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I always talk about the importance of critiquing, so this how-to will provide guidelines and examples of how to critique a story.

You have to be VERY careful of giving out critiques like the ones I talk about here to others. A lot of users here don't take criticism well, and you'll end up getting attacked. My suggestion is to only give out critiques like this to a friend who you know will appreciate getting their writing ripped apart. Even if a person says they want a harsh critique, they may not be emotionally ready for one. I've seen someone post their writing on a critique thread (on another website), and when it was critiqued, the author lashed out at the critic for being too “critical”. So make sure you specify to the person exactly how in-depth you plan on critiquing, and make sure they agree, before leaving a critique. Critiquing is a very messy business, emotionally, for many authors. It's because of all the backlash I've gotten from people whom I've left critiques for that I now only critique books for three of my friends whom I know appreciate it.

Also keep in mind this method of critiquing is my personal method. There are so many different styles of critiques that you can try out, and this is just one of them. If this doesn't fit your style, feel free to try out another.

There are my warnings and disclaimers, so now let's move on to the actual how-to.

1. The opening line disclaimer. It's always a good idea to post a disclaimer at the top of the critique to let the author know a little about your critiquing style. I like to start with, “I do not sugarcoat, and I rarely point out things done well unless they blew my mind. This is my personal opinion, so feel free to disregard anything you don't agree with.” Make sure the author is aware you aren't forcing them or demanding they follow your suggestions. A critique is your opinion, and they have every right to disagree with it.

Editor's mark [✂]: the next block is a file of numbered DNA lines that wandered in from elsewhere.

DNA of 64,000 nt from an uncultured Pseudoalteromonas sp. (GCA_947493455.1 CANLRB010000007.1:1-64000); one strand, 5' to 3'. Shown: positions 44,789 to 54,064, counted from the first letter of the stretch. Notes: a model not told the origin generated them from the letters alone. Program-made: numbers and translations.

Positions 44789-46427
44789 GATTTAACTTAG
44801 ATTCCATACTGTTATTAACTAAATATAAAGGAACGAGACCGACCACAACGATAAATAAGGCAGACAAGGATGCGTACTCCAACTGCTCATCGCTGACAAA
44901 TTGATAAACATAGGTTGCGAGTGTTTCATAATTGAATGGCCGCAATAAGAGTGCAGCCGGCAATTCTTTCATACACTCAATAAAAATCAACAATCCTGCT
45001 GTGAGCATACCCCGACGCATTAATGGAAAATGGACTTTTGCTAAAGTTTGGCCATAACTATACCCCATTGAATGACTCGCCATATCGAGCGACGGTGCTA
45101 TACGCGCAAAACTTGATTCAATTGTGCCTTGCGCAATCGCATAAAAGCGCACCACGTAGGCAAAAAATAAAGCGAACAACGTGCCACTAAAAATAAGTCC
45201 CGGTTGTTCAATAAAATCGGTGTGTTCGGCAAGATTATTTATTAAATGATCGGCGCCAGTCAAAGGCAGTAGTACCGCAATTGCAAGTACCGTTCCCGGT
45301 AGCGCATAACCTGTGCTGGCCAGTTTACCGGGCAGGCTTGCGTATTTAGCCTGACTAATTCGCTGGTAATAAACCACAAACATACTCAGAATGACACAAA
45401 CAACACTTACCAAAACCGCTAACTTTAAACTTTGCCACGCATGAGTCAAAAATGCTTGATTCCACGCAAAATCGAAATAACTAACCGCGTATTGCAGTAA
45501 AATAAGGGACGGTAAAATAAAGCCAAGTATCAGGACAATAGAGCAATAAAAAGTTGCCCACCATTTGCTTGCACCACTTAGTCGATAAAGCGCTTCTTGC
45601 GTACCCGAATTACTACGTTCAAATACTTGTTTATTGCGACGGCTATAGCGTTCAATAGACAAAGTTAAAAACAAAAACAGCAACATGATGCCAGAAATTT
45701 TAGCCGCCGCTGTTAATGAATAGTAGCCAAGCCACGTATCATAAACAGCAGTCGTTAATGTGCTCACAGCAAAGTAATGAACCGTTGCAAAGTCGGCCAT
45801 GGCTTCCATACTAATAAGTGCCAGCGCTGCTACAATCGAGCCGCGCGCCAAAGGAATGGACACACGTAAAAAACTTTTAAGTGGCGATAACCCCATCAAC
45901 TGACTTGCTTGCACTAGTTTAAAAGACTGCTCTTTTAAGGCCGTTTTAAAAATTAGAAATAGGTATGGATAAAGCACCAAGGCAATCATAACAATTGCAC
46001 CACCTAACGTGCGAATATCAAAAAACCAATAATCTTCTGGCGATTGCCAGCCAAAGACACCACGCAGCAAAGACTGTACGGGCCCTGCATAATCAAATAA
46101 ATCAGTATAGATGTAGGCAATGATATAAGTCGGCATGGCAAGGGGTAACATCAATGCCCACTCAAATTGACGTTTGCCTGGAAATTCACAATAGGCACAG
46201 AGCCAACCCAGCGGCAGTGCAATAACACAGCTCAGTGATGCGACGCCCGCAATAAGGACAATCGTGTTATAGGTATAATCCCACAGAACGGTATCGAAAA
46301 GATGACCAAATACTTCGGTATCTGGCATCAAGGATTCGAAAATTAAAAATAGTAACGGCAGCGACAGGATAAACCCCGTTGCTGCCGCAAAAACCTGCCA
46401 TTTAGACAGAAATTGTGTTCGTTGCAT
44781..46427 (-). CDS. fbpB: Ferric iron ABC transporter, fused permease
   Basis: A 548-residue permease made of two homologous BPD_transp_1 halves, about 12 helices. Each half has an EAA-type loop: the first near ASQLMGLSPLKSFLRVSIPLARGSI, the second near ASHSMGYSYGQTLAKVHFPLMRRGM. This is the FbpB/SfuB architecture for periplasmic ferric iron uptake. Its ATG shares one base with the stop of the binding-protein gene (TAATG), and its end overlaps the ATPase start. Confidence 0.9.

Other things you can talk about are letting them know you don't mean to sound harsh if it comes across that way. If you write a review based on elements (e.g. one section on characters, another on plot, another on flow/pacing, another on grammar and style, etc.), maybe you can mention that. I've seen someone have a 10 point rating scale for each section and then tally up a score at the end. My personal critiquing style is go line-by-line and critique as I read with an overall thoughts section at the end, though some people read the entire thing and leave their overall thoughts at the end. So however you want to format your critique, go ahead.

2. Avoid talking to the author. Have you ever received a comment where someone talks about all the things YOU did wrong? All the mistakes YOU made? When a critique uses the word “you”, it's (usually) personally attacking the author, even if the critic didn't mean it like that. That's how it comes across. I'll show you the difference in the following examples:

“You did a lot of telling in the first paragraph.” vs. “The first paragraph had a lot of telling in it.”

“You use semicolons wrong. ” vs. “A semicolon was used incorrectly in this sentence.”

“You go on to say she groaned a second time, and that was really annoying.” vs. “The overuse of the phrase 'he/she groaned' makes the character sound annoying and whiny. Consider a different action to show their frustration such as, ____.”

Hopefully you see a stark difference in tone between each pair. The first sounds attacking and mean, and the other sounds a bit nicer and more professional. The first will likely earn you a rude reply from the author.

Of course, there will be some instances where using “you” is unavoidable, and that's okay. Especially if you're making a side comment to the author, who is a close friend of yours. For example, my friend tends to overwrite descriptions on unimportant things, so I always jokingly tease her about that. If I'm actually talking to her at that point in the critique, a “you” or two might slip out. Just try to avoid “you” whenever possible in the actual criticism. When it's not possible, don't worry about it. (note, I use “you” quite a bit in my how-to's because I am actually talking to you readers. I am not critiquing your writing. A critic should talk about the writing, not the author.) If, however, you are praising something about the story, it's actually a nice gesture to use "you" and speak directly to the author. e.g. "I love how you have such a big contrast in personalities between the protagonists. It sets up the conflict beautifully."

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